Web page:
were posted at the distance of four they were prior to the commencement of the Sept. 21. miles from Elizabethpol, on the banks troubles of 1821; 2. The instant redress of all of the little river Djcham. Though the forces their grievances, conformable to the treaty of were so unequal, the contest was of very short Bucharest in 1812; 3. The evacuation of these duration, and it soon appeared, as had so often provinces by the Ottoman troops, and the libbeen proved in India, how little the Asiatics eration of the Servian deputies, whom they still have gained by the attempt to engraft European held in detention; and, 4. An entire satisfaction steadiness and discipline on their fiery squad to Russia for the insult offered to her by rons. They were totally defeated, with the loss the silence observed in regard to former May of twelve hundred prisoners, and double that notes. Contrary to all expectation, the Divan, number killed and wounded; while the loss of at the expiration of the prescribed period, gave the Russians was under three hundred men. In in their entire and unqualified i Ann. Hist. ix.

consequence of this check, the Persians adherence to the demands of the 374, 376; MiniNOX. 0. retreated across the Araxes; and the cabinet of St. Petersburg; the Ser- acki's Note, Nov. 6.

April 5, 1826, Russian army on the right having gained simi-vian deputies were immediately a

and Answer, ton lar advantages, the Russians again set at liberty, and orders dis- May 13; Ann. i Fonton, 173, 179 recovered and received the submis- / patched for the instant evacuation Hist. 94, 96 ;

Doc. Hist. Ann. Hist. sion of the whole provinces which of the principalities and Servia." is. 366, 368. they had occupied before the war. This sudden acquiescence in the demands of Some idea of the strength of the Russian em- Russia, and departure from the old

pire at this period may be formed procrastinating policy of the Turk- Measures conStatistics from the result of a general survey ish government, excited at the time templated of Russia at and enumeration of the inhabitants, general surprise in Europe; but it against the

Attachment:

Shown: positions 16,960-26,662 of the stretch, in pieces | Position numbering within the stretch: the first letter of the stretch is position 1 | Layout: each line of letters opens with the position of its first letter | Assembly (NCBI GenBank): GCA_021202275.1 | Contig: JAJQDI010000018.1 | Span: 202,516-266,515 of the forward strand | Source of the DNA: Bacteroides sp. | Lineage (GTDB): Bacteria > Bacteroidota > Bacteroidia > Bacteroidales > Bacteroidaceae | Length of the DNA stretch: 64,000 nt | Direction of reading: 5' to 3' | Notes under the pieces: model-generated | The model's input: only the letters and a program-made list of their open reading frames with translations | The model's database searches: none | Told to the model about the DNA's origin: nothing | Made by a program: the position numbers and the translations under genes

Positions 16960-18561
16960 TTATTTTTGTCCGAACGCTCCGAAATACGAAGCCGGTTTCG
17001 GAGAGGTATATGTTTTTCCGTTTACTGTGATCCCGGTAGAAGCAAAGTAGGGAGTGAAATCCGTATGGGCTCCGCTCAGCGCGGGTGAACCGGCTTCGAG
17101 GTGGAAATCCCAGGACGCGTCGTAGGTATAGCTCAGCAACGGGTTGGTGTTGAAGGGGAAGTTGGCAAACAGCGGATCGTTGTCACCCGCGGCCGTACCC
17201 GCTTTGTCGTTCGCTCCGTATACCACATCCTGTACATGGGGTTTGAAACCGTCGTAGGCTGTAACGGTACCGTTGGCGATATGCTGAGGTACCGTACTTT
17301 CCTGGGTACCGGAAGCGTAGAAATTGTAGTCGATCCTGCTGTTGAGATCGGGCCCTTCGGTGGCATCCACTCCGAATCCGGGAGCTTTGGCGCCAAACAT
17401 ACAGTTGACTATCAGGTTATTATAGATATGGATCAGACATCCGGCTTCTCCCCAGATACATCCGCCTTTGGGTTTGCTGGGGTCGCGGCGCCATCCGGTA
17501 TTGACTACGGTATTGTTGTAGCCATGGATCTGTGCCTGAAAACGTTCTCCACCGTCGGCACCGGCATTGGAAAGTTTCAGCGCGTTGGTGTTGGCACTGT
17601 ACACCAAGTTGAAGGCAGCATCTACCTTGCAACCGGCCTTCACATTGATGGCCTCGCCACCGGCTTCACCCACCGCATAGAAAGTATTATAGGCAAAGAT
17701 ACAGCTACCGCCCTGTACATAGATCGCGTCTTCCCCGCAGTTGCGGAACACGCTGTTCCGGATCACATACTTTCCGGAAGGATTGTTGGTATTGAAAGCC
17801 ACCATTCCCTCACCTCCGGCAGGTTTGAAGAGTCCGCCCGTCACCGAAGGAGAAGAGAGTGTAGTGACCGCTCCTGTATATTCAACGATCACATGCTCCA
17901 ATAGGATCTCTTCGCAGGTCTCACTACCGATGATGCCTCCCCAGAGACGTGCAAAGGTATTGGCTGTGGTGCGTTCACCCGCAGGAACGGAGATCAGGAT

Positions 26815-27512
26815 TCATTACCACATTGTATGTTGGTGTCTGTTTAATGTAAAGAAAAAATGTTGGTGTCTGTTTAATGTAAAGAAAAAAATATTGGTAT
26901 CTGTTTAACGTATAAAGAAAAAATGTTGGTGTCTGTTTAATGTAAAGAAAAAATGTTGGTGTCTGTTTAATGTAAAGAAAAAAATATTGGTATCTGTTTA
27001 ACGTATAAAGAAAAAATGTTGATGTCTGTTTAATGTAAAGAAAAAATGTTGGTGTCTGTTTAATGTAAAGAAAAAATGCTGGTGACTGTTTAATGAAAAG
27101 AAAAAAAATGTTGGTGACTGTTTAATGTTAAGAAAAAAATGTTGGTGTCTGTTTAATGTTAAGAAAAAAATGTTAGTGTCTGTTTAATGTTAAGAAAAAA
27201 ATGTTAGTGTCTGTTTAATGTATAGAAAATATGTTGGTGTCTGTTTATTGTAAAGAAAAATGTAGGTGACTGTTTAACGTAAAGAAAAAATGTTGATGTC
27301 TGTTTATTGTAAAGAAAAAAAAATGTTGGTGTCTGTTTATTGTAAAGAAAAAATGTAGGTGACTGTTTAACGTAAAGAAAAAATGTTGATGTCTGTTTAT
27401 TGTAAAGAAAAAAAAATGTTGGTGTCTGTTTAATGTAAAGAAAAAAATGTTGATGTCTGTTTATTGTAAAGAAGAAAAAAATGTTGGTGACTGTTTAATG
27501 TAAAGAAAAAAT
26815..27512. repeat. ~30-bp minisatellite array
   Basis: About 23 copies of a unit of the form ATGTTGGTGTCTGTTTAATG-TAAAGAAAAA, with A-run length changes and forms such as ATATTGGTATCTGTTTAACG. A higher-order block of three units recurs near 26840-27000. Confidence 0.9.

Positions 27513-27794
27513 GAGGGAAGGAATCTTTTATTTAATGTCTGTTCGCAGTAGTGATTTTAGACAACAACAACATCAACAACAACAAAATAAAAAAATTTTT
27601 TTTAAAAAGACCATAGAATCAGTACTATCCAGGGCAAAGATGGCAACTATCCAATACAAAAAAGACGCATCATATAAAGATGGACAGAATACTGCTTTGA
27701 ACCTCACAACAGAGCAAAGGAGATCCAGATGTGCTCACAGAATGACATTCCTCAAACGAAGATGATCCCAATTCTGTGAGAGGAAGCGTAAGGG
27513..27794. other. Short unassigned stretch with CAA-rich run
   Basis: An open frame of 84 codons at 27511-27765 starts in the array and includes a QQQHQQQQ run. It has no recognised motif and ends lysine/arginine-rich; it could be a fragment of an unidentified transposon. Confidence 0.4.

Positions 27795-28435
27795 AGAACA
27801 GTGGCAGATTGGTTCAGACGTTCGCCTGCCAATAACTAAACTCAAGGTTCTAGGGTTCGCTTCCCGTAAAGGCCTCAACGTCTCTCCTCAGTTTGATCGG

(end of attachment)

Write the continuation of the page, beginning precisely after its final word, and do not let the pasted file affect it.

Janizaries. this period. which took place in the course of this soon appeared that it was the reyear. From this it appeared that the entire sult of a deep-laid design, and formed part of a superficies of the empire in Europe, Asia, and change of policy long contemplated in Turkey, America, consisted of 375,154 square German and which its government now considered itmiles (sixteen to an English); the population to self strong enongh to carry into effect. The 69,534,000; the excess of births over deaths to janizaries had for ages been the terror of the 700,000; and the army to 1,039,000 men, of government at Constantinople, and more than whom, however, not more than 600,000 could be once they had prescribed their own terms to relied on as effective; and the revenue amounted the Sultan, and even imbrued their hands in his to 388,000,000 francs, or £11,500,000.* Various blood. Various projects had at different times important regulations were at the same time been formed for the breaking of their pride and made for the establishment of military colonies, the curtailing of their influence; but they all especially in the newly-acquired territories be- had hitherto proved abortive, from the want yond the Caucasus, which promised at length of any adequate armed force at hand to restrain